4) if you've got (3) and (4) then you can fuss about with taper and main. they affect each other but you've got to start with such a big main it can't rev out. drop it in steps of 2 jets (4 or 5 numbers) until it can rev out. if you can't get past 1/2-3/4 throttle then you're probably too far off on taper, go leaner and try again with the main starting at the top
5) after engine can rev out only use small steps (one jet size) on the main. 1/2 throttle temps must stay below 300 still
6) Clip can be used to get the 3/8 - 1/2 area fine tuned but extends a bit further, so watch out if you move it. Use 1/2 clip washer to move small amounts at a time.

If you want to learn the difference of feel of rich to lean, put in a huge ass main and try to drive. I agree though that once you are into fine tuning it can be hard to figure which way to go, but if in doubt go bigger and see if it goes worse or better for you.

The key to this process is sorting all the low throttle stuff and leaving enough margin to be able to tune the high throttle stuff without causing danger when you roll off the throttle.
Seems so easy when written as steps.

Here's a few pointers; The PWK atomiser is selected at 3/4 throttle and adjusted to the needle fitted.
PWK air screws are 1.5 turns for the correct pilot jet. Accurate setting needs full engine temperature, so stop and adjust while out and about.
Revving up on the stand in the garage can get you a long way to decent jetting before even going out on the road. If you don't have neighbours.

Where is your timing set to?
Veni, Vidi, Posti
74 Super, 75 Super, PX project, LML off-roader and new to 2018, '66 Blue Badge Smallframe
Joined: 30 Nov 2011
Posts: 8066
Location: Victoria, Australia
Tue Sep 11, 2018 9:49 pm quote
Jack221 wrote:
Seems so easy when written as steps.

Here's a few pointers; The PWK atomiser is selected at 3/4 throttle and adjusted to the needle fitted.
So here's where the trickiness steps back in... John says pick an atomiser and Jack says select it at 3/4 throttle. Can you please enter that process into John's steps?
Jack221 wrote:
PWK air screws are 1.5 turns for the correct pilot jet. Accurate setting needs full engine temperature, so stop and adjust while out and about.
Revving up on the stand in the garage can get you a long way to decent jetting before even going out on the road. If you don't have neighbours.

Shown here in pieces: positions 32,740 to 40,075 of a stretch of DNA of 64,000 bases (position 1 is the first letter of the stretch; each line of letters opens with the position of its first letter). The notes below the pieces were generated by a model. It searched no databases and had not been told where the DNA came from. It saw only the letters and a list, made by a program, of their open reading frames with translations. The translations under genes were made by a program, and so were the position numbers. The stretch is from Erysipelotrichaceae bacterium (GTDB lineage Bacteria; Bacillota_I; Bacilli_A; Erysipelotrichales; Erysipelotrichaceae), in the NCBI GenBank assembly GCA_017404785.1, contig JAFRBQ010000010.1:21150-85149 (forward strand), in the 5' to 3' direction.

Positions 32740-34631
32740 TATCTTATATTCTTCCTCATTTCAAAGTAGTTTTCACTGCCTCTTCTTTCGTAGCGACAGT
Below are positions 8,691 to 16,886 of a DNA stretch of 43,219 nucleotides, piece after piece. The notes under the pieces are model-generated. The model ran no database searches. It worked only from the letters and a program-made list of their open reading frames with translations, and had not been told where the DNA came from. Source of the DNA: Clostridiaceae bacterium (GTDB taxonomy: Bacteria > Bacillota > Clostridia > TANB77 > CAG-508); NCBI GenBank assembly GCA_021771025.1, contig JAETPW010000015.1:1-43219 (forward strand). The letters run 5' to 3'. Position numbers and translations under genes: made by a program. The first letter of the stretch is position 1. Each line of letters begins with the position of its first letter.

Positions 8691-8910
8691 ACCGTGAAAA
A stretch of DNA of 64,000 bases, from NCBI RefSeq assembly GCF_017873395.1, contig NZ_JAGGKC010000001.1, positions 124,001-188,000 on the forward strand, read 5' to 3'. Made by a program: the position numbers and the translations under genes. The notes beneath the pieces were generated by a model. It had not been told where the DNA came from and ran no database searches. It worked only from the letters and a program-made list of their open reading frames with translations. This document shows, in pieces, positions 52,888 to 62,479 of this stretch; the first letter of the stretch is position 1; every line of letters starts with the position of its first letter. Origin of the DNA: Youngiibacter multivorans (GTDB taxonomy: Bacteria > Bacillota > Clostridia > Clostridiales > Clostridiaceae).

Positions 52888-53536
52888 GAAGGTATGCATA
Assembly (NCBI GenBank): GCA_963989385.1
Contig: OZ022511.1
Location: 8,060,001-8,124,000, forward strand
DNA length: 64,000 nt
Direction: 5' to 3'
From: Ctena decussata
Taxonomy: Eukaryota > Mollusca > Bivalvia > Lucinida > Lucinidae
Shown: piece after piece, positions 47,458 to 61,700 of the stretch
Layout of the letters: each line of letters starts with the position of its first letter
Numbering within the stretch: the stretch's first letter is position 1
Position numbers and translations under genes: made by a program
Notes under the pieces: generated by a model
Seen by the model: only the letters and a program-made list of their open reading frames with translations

Where is your timing set to?
No real concerns about revving up on the stand, how does that one work?

17-18
Veni, Vidi, Posti
74 Super, 75 Super, PX project, LML off-roader and new to 2018, '66 Blue Badge Smallframe
Joined: 30 Nov 2011
Posts: 8066
Location: Victoria, Australia
Tue Sep 11, 2018 10:39 pm quote
SoCalGuy wrote:
No sweat Ginch. Sorry if I wasn’t clear. I’m not really aiming for a lean pilot. I edited and corrected my post. The point is to find a pilot that responds well to the mixture screw. A little lean is ok because idle can be enrichened with the mix screw. A slightly lean pilot also makes adjusting the mid-throttle range easier because it minimizes bleed over.

As for wringing it, the engine has to be fully warmed up to get an accurate feel for jetting changes. So when I do jetting I run the scoot for of a couple miles at least. Don’t just go down the block, and don’t just putt around. Do some “real world” riding.
Thanks for the explanation Mike. As I said, you can never assume I know what I'm doing!
Jet Eye Master
PX221 Malossi, O tuned PX200 and some motorbikes
Joined: 14 Jun 2017
Posts: 2705
Location: London UK
Tue Sep 11, 2018 11:25 pm quote
Ginch wrote:
So here's where the trickiness steps back in... John says pick an atomiser and Jack says select it at 3/4 throttle. Can you please enter that process into John's steps?

No real concerns about revving up on the stand, how does that one work?

17-18
It is tricky. You have to pick an atomiser to start but deciding if it is the right size or not requires working through to step 4. Then when everything previously is all set and running sweet, check the 3/4. If there is any issue at 3/4 that can't be sorted with the main jet while keeping WOT ok. Then back to step 1 and pick another atomiser (or needle taper), which messes up everything and start jetting from the beginning.

By doing a lot of the stages by holding the throttle open to position in the garage can get pretty close without actually doing any riding. If ever in the pits at 2 stroke bike racing it is all you hear. revving and jetting.

Timing probably ok. How tight is your squish?
Veni, Vidi, Posti
74 Super, 75 Super, PX project, LML off-roader and new to 2018, '66 Blue Badge Smallframe
Joined: 30 Nov 2011
Posts: 8066
Location: Victoria, Australia
Tue Sep 11, 2018 11:54 pm quote
Jack221 wrote:
Ginch wrote: